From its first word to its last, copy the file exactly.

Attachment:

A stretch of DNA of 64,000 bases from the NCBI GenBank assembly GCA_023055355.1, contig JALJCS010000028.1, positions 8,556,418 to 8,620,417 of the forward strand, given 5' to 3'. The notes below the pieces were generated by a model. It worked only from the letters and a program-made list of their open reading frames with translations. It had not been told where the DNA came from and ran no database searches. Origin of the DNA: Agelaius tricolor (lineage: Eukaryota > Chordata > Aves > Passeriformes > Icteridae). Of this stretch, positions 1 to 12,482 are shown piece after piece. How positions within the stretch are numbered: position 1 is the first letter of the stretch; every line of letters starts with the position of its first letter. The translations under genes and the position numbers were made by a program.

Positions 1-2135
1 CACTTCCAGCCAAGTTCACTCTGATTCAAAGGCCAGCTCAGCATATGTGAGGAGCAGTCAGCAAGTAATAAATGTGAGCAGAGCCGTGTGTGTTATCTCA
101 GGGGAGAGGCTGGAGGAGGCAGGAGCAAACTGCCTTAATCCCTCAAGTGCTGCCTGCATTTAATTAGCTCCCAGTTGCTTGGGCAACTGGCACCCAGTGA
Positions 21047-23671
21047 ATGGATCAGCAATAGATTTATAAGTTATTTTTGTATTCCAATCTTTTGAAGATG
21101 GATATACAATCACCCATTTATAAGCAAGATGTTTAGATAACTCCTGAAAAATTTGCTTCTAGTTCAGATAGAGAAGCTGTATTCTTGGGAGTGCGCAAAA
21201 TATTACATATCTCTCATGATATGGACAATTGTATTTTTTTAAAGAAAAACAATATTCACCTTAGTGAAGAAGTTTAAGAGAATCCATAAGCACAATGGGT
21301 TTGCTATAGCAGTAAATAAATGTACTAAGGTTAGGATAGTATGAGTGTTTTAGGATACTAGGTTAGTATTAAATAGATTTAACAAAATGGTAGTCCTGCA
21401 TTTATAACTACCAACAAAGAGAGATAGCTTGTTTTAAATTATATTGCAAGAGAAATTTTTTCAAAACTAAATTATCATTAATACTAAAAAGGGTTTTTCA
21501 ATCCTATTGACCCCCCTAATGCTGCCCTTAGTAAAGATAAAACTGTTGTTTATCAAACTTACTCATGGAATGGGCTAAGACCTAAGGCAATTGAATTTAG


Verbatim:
A stretch of DNA of 64,000 bases from the NCBI GenBank assembly GCA_023055355.1, contig JALJCS010000028.1, positions 8,556,418 to 8,620,417 of the forward strand, given 5' to 3'. The notes below the pieces were generated by a model. It worked only from the letters and a program-made list of their open reading frames with translations. It had not been told where the DNA came from and ran no database searches. Origin of the DNA: Agelaius tricolor (lineage: Eukaryota > Chordata > Aves > Passeriformes > Icteridae). Of this stretch, positions 1 to 12,482 are shown piece after piece. How positions within the stretch are numbered: position 1 is the first letter of the stretch; every line of letters starts with the position of its first letter. The translations under genes and the position numbers were made by a program.

Positions 1-2135
1 CACTTCCAGCCAAGTTCACTCTGATTCAAAGGCCAGCTCAGCATATGTGAGGAGCAGTCAGCAAGTAATAAATGTGAGCAGAGCCGTGTGTGTTATCTCA
101 GGGGAGAGGCTGGAGGAGGCAGGAGCAAACTGCCTTAATCCCTCAAGTGCTGCCTGCATTTAATTAGCTCCCAGTTGCTTGGGCAACTGGCACCCAGTGA
Positions 21047-23671
21047 ATGGATCAGCAATAGATTTATAAGTTATTTTTGTATTCCAATCTTTTGAAGATG
21101 GATATACAATCACCCATTTATAAGCAAGATGTTTAGATAACTCCTGAAAAATTTGCTTCTAGTTCAGATAGAGAAGCTGTATTCTTGGGAGTGCGCAAAA
21201 TATTACATATCTCTCATGATATGGACAATTGTATTTTTTTAAAGAAAAACAATATTCACCTTAGTGAAGAAGTTTAAGAGAATCCATAAGCACAATGGGT
21301 TTGCTATAGCAGTAAATAAATGTACTAAGGTTAGGATAGTATGAGTGTTTTAGGATACTAGGTTAGTATTAAATAGATTTAACAAAATGGTAGTCCTGCA
21401 TTTATAACTACCAACAAAGAGAGATAGCTTGTTTTAAATTATATTGCAAGAGAAATTTTTTCAAAACTAAATTATCATTAATACTAAAAAGGGTTTTTCA
21501 ATCCTATTGACCCCCCTAATGCTGCCCTTAGTAAAGATAAAACTGTTGTTTATCAAACTTACTCATGGAATGGGCTAAGACCTAAGGCAATTGAATTTAG